Paper urges investment in early healthcare interventions to improve productivity and employment outcomes

28 April 2015

Fit for Work Europe has released a paper calling on healthcare decision-makers, policy-makers, clinicians and employers, to invest in early healthcare interventions to improve productivity and employment outcomes of workers and patients.

The research explores the benefits of early interventions which help people with chronic illness remain in work and looks at how barriers to early intervention for individuals with chronic conditions can be overcome.

It demonstrates, through a series of case studies with cost-effectiveness measures that, in the right combination, early interventions focused on positive work outcomes for people with chronic ill-health were cost effective. This is because they were found (amongst other things) to: reduce sick leave and lost work productivity among workers with Musculoskeletal Disorders by more than 50 per cent; reduce healthcare costs by up to two-thirds; reduce disability benefits costs by up to 80 per cent and reduce the risk of permanent work disability and job loss by up to 50 percent.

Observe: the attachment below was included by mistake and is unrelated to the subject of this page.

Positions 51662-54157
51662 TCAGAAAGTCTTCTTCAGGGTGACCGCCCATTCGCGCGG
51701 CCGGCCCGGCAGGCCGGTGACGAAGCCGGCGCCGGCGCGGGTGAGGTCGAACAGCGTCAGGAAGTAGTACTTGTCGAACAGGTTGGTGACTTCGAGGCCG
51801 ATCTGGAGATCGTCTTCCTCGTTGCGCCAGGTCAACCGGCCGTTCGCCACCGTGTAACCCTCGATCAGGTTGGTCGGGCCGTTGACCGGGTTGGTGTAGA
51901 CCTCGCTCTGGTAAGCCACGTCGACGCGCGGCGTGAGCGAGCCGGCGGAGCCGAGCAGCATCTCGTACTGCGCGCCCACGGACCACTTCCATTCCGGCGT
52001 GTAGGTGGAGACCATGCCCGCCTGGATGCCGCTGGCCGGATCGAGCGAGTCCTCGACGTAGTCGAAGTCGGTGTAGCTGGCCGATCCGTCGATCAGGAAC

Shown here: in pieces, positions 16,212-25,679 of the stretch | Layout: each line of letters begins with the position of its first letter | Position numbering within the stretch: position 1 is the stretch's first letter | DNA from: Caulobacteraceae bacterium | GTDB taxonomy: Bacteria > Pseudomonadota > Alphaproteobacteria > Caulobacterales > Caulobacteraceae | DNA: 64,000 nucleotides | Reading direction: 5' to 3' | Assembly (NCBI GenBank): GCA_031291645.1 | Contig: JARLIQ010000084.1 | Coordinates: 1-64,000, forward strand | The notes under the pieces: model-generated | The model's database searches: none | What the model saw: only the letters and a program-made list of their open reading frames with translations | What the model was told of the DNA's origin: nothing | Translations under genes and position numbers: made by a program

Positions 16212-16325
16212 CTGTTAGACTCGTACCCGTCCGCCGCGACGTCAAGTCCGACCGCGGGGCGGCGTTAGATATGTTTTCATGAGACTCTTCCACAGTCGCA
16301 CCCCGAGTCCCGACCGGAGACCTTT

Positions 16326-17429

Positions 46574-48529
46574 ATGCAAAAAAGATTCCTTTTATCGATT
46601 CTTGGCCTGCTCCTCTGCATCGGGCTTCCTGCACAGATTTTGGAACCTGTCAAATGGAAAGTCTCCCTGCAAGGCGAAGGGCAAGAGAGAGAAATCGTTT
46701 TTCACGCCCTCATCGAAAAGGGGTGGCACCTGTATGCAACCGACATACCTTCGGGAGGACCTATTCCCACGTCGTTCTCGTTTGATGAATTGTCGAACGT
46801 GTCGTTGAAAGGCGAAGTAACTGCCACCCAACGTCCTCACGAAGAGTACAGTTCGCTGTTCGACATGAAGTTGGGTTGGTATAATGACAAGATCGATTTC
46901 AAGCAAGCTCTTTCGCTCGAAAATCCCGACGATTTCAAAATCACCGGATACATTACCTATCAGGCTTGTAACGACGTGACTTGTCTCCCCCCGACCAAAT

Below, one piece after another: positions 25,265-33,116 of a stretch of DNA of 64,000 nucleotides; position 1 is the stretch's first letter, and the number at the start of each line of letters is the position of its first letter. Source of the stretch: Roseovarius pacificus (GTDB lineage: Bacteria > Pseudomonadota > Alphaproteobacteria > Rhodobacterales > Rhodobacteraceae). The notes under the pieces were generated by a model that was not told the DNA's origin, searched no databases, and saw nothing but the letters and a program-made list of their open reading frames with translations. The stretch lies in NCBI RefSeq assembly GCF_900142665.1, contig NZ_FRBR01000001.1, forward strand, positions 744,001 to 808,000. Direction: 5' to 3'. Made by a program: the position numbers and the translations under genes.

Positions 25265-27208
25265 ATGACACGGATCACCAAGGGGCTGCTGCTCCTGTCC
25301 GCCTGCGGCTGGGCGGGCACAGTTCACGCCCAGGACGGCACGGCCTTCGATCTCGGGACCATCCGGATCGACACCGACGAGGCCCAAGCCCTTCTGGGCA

Furthermore, it argues that healthcare interventions which focus on people at work will need to be prioritised as working age populations across much of the developed world get older, retire later and develop more work-limiting and chronic conditions which threaten their ability to stay active in the labour market: citing that in some countries it is forecast that by 2030 as many as 40 per cent of the working age population will have a long-term, work-limiting health condition.
Fit for Work Europe is a multi-stakeholder coalition, driving policy and practice change across the work and health agendas led by The Work Foundation and supported by AbbVie.

Their full report is available here.